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With so many different elements to quantify, PR professionals are continually struggling to prove their return on investment. Professional athletics leagues have developed all- encompassing performance metrics – is it a realistic ambition for PR as well?

The end of July marked the resumption of the 2020 NBA season in Orlando, Florida. After months of inactivity, basketball fans had something to be excited about again. One thing that stood out immediately was the performance of certain players and teams. Some played great basketball, others simply failed to get back to their pre-lockdown level of play.

In basketball, as well as many other sports, performance can be summarized by different metrics that take certain statistics into account, such as the amount of points that a player scores or the number of rebounds they grab. There are traditional metrics like PER and Gamescore, as well as advanced, modern metrics such as Box Plus/Minus (BPM).

In my opinion, the great thing about these metrics is that they make performance easy to understand, as they encapsulate the most important statistics into one single number. Of course it is necessary (and fun) to watch the games, but the metrics add an extra dimension and are an accurate representation of who is performing well and who is dropping the (basket)ball.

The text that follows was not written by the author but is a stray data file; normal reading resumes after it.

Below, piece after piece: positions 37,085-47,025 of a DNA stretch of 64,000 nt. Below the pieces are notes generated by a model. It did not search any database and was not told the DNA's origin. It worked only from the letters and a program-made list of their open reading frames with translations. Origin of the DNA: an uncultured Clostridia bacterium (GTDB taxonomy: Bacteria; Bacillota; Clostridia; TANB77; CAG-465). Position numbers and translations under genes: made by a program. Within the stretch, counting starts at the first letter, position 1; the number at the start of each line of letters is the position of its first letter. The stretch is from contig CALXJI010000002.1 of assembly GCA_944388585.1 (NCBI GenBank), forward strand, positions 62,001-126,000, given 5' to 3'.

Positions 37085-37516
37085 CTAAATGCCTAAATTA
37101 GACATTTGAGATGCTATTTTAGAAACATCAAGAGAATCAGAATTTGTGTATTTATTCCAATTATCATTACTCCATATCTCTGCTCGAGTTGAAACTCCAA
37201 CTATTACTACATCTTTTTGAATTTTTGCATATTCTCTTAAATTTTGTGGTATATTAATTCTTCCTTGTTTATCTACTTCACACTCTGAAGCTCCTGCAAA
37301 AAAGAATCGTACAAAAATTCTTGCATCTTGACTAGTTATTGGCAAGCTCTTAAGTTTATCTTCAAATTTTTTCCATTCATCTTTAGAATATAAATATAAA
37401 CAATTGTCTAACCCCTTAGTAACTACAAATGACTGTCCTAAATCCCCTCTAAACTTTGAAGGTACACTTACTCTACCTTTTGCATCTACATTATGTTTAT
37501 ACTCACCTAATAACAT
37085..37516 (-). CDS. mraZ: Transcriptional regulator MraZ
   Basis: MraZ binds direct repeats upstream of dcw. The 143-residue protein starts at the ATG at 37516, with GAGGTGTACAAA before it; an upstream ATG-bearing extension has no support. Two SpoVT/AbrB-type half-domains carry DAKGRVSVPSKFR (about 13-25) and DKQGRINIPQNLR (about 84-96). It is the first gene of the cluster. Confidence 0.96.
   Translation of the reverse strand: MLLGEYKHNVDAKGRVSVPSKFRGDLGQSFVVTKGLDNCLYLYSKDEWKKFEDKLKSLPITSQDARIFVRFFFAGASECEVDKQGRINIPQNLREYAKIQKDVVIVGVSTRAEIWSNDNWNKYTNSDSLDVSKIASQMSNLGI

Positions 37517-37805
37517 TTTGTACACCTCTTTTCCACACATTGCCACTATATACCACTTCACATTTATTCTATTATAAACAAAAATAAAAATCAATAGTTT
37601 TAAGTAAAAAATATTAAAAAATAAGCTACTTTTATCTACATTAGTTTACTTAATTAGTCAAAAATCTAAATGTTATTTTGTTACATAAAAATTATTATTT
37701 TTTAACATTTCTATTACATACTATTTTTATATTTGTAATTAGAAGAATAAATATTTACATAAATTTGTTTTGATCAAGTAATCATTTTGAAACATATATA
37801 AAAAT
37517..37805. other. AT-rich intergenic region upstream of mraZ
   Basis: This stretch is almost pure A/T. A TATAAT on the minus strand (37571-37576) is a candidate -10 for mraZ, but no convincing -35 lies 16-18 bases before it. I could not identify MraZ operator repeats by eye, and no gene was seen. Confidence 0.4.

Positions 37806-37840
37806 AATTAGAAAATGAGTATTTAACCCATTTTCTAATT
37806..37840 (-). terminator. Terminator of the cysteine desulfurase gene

This made me think: how does this relate to PR? Are there metrics that accurately measure PR performance or PR value?

As it turns out, this can be much more complex than one would assume. When reading into the subject, one metric I encountered numerous times is the Advertising Value Equivalent (AVE), one of the oldest and most renowned metrics in PR, which calculates the value of an earned piece of coverage, if it were to be purchased in the form of an advertisement; it calculates a figure using the average placement price and the reach of the outlet at that time. AVE provides good insight in the monetary value of a media placement, but in my opinion, that is also one of its disadvantages. It only provides insight into one dimension of PR and should therefore not be considered a holistic PR value.

Many professionals advocate the use of substitutes for AVE, such as Share of Voice (SOV) and article quality scores. However, just like AVE, they only measure one aspect of PR, and would give a misleading idea if presented as the overall PR value.

Using such a variety of different metrics is convoluted and emphasizes the need for an encapsulating metric like those that exist in basketball (PER or Gamescore). Until such a metric is created, the Barcelona Principles – a set of guidelines for measuring PR value – give great suggestions on how qualitative and quantitative data can be used to evaluate performance.

The future of PR metrics, in my opinion, lies with customized indices. A great example is the Kick Butt Index developed by Katie Paine, which allocates a certain weight to every element of media coverage. It would be ideal to have a customized metric that builds on the Barcelona Principles and considers and weighs all forms of coverage and media in combination with the goals set by the client in question.

In sum, there are many metrics that measure elements of PR performance or value, but there is no metric that combines all elements into one score or measure. With the help of the Barcelona Principles, I am convinced that in the future we will be able to make more use of metrics to make more PR understandable for our clients, our peers and ourselves.

Written by Martijn van Dorp